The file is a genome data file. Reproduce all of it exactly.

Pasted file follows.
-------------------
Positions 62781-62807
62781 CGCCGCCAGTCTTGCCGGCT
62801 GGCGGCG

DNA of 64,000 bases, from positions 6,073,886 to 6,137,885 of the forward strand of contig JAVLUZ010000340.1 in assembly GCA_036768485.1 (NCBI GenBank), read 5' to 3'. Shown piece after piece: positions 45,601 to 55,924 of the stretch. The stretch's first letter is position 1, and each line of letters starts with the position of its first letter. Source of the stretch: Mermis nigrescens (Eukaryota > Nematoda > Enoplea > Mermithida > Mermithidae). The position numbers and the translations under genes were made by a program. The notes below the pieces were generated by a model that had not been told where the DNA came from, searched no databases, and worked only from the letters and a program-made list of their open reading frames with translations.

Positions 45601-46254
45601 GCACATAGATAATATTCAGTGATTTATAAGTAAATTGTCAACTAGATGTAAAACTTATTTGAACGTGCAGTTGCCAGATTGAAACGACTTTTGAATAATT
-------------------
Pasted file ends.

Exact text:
Positions 62781-62807
62781 CGCCGCCAGTCTTGCCGGCT
62801 GGCGGCG

DNA of 64,000 bases, from positions 6,073,886 to 6,137,885 of the forward strand of contig JAVLUZ010000340.1 in assembly GCA_036768485.1 (NCBI GenBank), read 5' to 3'. Shown piece after piece: positions 45,601 to 55,924 of the stretch. The stretch's first letter is position 1, and each line of letters starts with the position of its first letter. Source of the stretch: Mermis nigrescens (Eukaryota > Nematoda > Enoplea > Mermithida > Mermithidae). The position numbers and the translations under genes were made by a program. The notes below the pieces were generated by a model that had not been told where the DNA came from, searched no databases, and worked only from the letters and a program-made list of their open reading frames with translations.

Positions 45601-46254
45601 GCACATAGATAATATTCAGTGATTTATAAGTAAATTGTCAACTAGATGTAAAACTTATTTGAACGTGCAGTTGCCAGATTGAAACGACTTTTGAATAATT